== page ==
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Environmental domains and dimensions

management, organizing, management skills, organizational environment, administration

Environment can be defined as all factors outside an organization's boundaries that affect the activities of the organization. Environmental factors consist of information, capital, material, people, and other organizations. For example, consider a fast-food hamburger restaurant near a college campus. An environmental factor would be the supplier from whom the restaurant buys its ground beef. Statistics on college enrollment would be a factor. Information about patterns of hamburger consumption among college students would be another factor.

Often new factors are introduced into the environment that are important to managers. The campus bookstore may open a cafeteria serving hamburgers which is in direct competition with the fast-food restaurant. Dissatisfaction with the college food service may bring more students into the restaurant more often. The election of a new president in Argentina may result in a change in beef export policy that affects the price of ground beef in the United States. Managers need to know not only what factors affect their firm, but what effect these factors may have.

A manager's understanding of environmental factors is helped by learning to identify environmental domains which comprise groups of factors. We can conceptualize and analyze six environmental domains that influence the activities of an organization: economic, political, social, technological, competitive, and physical domains. Some organizations may have factors in each of these domains. Other organizations may have factors in only one domain. However, managers should be knowledgeable about each domain. Changes in the environment may transform domains once thought to be negligible into domains that heavily influence the firm.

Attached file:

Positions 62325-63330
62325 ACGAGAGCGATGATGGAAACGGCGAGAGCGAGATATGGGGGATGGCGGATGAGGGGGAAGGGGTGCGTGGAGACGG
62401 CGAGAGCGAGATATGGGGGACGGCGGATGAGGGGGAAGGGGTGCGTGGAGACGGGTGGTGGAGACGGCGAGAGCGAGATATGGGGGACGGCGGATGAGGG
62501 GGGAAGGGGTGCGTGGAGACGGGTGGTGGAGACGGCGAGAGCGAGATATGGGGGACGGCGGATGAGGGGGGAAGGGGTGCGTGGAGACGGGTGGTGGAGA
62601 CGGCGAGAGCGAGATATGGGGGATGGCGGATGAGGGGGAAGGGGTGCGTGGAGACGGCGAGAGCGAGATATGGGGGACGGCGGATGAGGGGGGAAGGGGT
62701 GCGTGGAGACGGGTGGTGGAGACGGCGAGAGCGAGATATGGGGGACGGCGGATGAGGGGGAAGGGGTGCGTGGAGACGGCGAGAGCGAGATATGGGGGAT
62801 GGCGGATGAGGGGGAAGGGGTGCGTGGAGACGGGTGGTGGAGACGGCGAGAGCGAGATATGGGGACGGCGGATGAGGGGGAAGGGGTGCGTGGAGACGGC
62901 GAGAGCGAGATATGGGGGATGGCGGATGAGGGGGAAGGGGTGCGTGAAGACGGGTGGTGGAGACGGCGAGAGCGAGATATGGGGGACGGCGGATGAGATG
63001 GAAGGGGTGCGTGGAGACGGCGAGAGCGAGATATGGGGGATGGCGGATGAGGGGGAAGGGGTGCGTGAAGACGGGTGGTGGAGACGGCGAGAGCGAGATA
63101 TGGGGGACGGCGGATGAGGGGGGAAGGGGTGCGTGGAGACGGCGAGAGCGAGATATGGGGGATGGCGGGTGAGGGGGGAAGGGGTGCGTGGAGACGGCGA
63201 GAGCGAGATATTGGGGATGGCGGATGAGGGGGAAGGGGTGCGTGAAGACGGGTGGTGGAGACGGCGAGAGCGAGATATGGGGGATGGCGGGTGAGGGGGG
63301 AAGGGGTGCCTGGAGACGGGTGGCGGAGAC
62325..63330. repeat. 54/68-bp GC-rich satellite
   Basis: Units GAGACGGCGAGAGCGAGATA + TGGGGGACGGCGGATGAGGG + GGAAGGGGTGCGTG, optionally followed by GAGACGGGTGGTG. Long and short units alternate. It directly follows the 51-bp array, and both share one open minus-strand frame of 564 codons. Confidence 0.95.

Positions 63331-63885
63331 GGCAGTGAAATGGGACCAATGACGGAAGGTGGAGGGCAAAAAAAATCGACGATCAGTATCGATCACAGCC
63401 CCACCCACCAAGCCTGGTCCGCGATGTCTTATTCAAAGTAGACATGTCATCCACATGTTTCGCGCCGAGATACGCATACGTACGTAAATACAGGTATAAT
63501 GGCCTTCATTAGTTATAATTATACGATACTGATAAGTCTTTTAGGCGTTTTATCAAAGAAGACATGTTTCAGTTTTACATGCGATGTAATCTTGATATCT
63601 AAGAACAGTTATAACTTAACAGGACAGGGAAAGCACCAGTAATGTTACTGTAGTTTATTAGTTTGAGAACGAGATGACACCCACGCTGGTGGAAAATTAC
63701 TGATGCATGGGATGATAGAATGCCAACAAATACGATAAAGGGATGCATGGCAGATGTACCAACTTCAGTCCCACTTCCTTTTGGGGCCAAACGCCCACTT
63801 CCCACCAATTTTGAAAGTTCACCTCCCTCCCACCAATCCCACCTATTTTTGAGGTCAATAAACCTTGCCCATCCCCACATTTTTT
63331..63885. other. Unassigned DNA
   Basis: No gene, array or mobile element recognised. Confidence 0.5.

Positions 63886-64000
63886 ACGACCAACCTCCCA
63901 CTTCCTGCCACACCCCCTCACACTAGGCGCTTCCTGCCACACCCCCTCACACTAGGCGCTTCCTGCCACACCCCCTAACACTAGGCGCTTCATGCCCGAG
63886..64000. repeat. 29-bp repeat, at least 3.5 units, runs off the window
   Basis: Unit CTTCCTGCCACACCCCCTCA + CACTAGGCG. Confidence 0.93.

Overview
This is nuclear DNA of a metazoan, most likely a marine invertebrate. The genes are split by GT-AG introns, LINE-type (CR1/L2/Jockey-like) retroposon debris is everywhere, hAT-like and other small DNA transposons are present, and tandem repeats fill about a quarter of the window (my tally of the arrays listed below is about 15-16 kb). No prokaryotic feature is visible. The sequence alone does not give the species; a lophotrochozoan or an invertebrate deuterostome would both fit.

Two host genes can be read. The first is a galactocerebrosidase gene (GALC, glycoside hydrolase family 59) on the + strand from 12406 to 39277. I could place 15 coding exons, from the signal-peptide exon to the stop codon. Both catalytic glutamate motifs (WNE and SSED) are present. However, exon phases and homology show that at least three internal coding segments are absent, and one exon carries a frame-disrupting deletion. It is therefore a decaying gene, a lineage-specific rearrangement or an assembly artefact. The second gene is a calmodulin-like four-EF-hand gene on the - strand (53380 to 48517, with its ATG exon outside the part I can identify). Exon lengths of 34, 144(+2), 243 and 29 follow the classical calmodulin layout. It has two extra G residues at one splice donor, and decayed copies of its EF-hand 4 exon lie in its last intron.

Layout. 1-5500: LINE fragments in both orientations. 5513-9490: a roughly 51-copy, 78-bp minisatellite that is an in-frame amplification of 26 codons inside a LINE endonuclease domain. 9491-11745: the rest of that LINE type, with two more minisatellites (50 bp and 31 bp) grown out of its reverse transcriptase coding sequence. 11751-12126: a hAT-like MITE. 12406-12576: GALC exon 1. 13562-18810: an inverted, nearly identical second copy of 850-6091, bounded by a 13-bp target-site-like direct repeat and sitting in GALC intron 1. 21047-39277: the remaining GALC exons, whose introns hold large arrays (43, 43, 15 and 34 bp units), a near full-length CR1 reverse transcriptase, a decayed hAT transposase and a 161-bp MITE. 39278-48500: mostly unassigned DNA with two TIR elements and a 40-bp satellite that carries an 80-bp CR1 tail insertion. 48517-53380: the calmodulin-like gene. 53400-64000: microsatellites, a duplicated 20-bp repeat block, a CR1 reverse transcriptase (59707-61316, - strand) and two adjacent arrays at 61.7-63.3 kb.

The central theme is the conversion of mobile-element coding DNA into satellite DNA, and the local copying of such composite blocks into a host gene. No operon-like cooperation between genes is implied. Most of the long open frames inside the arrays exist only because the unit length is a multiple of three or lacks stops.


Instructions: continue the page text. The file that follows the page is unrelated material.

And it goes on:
Published: 2007-05-12
Author: Martin Hahn

About the author or the publisher
Martin Hahn PhD has received his education and degrees in Europe in organizational/industrial sociology. He grew up in South-East Asia and moved to Europe to get his tertiary education and gain experience in the fields of scientific research, radio journalism, and management consulting.

After living in Europe for 12 years, he moved to South-East again and has worked for the last 12 years as a management consultant, university lecturer, corporate trainer, and international school administrator

www.martin-hahn.net

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